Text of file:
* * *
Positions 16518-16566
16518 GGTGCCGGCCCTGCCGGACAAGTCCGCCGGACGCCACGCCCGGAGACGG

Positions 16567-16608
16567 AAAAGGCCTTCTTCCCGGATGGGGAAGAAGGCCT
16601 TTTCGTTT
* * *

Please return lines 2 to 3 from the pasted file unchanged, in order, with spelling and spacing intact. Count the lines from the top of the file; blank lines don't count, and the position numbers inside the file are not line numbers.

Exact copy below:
16518 GGTGCCGGCCCTGCCGGACAAGTCCGCCGGACGCCACGCCCGGAGACGG

Positions 16567-16608